Friday, August 26, 2011

Jobs But Not Forgotten

He’s not dead yet, though in the minds of most of us, yesterdays’ terse announcment that Steve Jobs had resigned from APPLE as CEO perhaps made us think we’d lost the preeminent industrial designer of our time. Jobs laid it out in a short note, that “when” that time would come, he’d know it, and he would stand back and let the others take over. I never worked at APPLE, and besides a handful of recent promotional pieces I had only ever worked on the company photo book “So Far,” published in 1987, on the tenth anniversary of the founding of the company. For years, in the 80s the payoff for working on a “Day in the Life” photo book was to get a new Mac. Yet, like most folks who followed (and purchased) the growth of APPLE all these years, I felt a small but weirdly sincere connection with the guy whose product design seem to create goodies which, like a flower girl spreading petals in front of a bride, led us into this wacky 21st century world of electronics-running-our-lives and us thinking we run them. In the space of five years we have become a society where instead of accosting strangers on elevators or buses, the old fashioned way of interacting, we simply pull out out an iPhone, and pretend to be getting really important messages that will alter our lives for the better. Of course almost none of those important messages will really make anyones lives better, though we’re perhaps all richer for being able to call from the produce section at SAFEWAY and ask if we need bok choy, or do we have enough. Much of the stuff that APPLE makes falls into the category of ‘created demand.’ We all liked the idea, invented by SONY with the Walkman, of taking our music with us. And when Jobs turned the world of music upside down with iTunes… well that was all she wrote. (Who besides me is still trying to remember the PW on their iTunes account so old gifted songs from other peoples’ collections can be ‘legally’ played? I always just give up when it refuses to recognize my name and PW… so it goes.) But Jobs was one of those guys who was like Kelly Johnson, the legendary Lockeed designer. He came up with the P-51, the P-38 and the SR-71 Blackbird, a full forty years of world-class thinking out of the box. Not many of us are gifted with such talents. We might get to be a part of one big deal in a life time, but it’s rare when you can keep throwing stuff at the world and the world loves it.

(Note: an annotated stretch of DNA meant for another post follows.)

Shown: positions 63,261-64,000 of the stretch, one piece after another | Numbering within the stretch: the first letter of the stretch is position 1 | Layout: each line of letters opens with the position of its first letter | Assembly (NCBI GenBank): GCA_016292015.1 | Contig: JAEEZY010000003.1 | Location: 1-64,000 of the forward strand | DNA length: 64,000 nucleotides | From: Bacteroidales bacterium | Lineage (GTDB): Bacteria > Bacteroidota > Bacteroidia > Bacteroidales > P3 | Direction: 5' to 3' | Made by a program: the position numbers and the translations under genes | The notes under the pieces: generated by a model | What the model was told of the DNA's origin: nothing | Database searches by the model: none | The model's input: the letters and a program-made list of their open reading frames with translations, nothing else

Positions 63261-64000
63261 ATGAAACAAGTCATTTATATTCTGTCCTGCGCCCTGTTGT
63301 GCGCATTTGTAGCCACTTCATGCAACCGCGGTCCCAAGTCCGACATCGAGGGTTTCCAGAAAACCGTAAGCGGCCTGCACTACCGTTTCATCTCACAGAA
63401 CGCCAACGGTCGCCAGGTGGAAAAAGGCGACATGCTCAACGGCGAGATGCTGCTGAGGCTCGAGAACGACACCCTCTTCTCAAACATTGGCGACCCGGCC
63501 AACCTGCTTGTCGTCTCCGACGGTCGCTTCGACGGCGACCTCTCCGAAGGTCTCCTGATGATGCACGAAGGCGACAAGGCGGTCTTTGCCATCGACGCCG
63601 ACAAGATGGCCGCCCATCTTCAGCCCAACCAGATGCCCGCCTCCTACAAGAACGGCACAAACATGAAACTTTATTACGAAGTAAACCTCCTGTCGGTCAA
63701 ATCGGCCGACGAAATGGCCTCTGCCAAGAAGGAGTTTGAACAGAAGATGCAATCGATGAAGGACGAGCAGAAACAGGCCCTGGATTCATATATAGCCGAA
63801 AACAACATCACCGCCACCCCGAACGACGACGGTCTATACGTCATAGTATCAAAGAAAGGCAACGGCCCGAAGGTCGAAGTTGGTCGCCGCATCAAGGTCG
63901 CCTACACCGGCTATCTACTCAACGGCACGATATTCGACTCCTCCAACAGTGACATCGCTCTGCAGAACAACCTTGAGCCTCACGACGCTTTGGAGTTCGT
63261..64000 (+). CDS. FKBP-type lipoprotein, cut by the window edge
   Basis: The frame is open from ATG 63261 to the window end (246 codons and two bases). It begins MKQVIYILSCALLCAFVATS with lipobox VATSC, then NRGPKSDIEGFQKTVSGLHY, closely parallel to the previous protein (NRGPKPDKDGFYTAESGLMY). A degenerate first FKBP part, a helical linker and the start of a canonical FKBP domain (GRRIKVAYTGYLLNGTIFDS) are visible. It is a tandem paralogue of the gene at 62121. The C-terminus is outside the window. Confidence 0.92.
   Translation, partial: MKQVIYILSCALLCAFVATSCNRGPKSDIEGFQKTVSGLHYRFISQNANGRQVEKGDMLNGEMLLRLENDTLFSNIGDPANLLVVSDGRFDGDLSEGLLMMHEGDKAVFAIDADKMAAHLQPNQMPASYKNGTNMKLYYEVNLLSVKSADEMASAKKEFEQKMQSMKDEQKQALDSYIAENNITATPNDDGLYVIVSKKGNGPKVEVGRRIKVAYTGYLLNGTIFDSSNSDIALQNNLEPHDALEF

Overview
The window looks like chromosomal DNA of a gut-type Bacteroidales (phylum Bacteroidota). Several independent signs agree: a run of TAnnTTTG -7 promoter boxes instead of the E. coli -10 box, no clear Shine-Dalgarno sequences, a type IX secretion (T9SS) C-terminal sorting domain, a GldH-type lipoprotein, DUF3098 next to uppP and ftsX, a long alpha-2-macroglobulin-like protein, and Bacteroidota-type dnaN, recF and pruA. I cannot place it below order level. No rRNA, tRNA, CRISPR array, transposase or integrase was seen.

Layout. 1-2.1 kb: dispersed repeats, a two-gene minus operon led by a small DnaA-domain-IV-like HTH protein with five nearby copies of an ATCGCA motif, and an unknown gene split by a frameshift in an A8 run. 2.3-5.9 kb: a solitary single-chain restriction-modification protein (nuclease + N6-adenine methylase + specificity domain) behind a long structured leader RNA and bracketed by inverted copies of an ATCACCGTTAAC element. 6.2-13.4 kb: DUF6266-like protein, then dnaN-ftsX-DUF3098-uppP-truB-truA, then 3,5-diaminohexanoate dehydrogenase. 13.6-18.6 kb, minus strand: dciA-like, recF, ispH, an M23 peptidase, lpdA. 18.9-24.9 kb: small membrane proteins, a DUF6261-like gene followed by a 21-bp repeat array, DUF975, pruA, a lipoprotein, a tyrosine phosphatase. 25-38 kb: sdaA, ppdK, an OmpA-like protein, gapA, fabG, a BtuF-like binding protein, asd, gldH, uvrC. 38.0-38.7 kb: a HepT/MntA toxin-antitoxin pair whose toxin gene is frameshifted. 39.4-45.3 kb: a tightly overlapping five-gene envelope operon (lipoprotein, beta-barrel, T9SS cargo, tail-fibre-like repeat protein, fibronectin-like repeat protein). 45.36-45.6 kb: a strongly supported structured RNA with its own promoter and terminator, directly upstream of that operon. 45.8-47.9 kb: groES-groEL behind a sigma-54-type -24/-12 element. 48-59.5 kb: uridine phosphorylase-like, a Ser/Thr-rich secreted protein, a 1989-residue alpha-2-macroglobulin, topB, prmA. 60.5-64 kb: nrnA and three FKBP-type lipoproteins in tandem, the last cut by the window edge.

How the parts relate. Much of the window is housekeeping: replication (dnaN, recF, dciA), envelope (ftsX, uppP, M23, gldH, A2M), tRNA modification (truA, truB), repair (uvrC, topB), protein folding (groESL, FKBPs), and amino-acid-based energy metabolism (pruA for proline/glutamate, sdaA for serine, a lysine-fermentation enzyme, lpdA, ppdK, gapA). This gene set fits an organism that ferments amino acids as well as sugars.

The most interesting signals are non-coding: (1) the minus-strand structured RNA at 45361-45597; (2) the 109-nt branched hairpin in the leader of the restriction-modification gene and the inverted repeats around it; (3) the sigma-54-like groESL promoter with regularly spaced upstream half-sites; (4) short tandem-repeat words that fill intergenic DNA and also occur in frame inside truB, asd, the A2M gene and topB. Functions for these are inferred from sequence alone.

the throngs throng to the Apple Store, 5th Ave.
Jobs might not have been THE sole designer of any of the great APPLE goodies, but his influence in terms of the constant surveillance of look, feel, functionality… It all comes down to that tag line they use: if you don’t have an iPhone, you don’t HAVE an iPhone. As a Droid X owner, I marvel at the photo capabilities of the iPhone. You can shoot a picture, and then, amazingly, just keep on shooting. What a concept. The Droid, you’re lucky to get one shot, and doubly lucky if it fires in the 5 second window you want it to. The second frame… well, its like the All-You-Can-Eat Sushi buffet, except you really only get one piece of fish until time passes and it deems you ready for a second. The damn iPhone just keeps taking high rez images when you touch the button. I agree, the button isn’t always in the handiest place, but when you look at what’s been done with iPhones in photography, it makes you want to sell your Nikon and Canon shares tomorrow. At some point, maybe Canon will add a mobile fone to the 5d Mark iii, but I’m not holding my breath.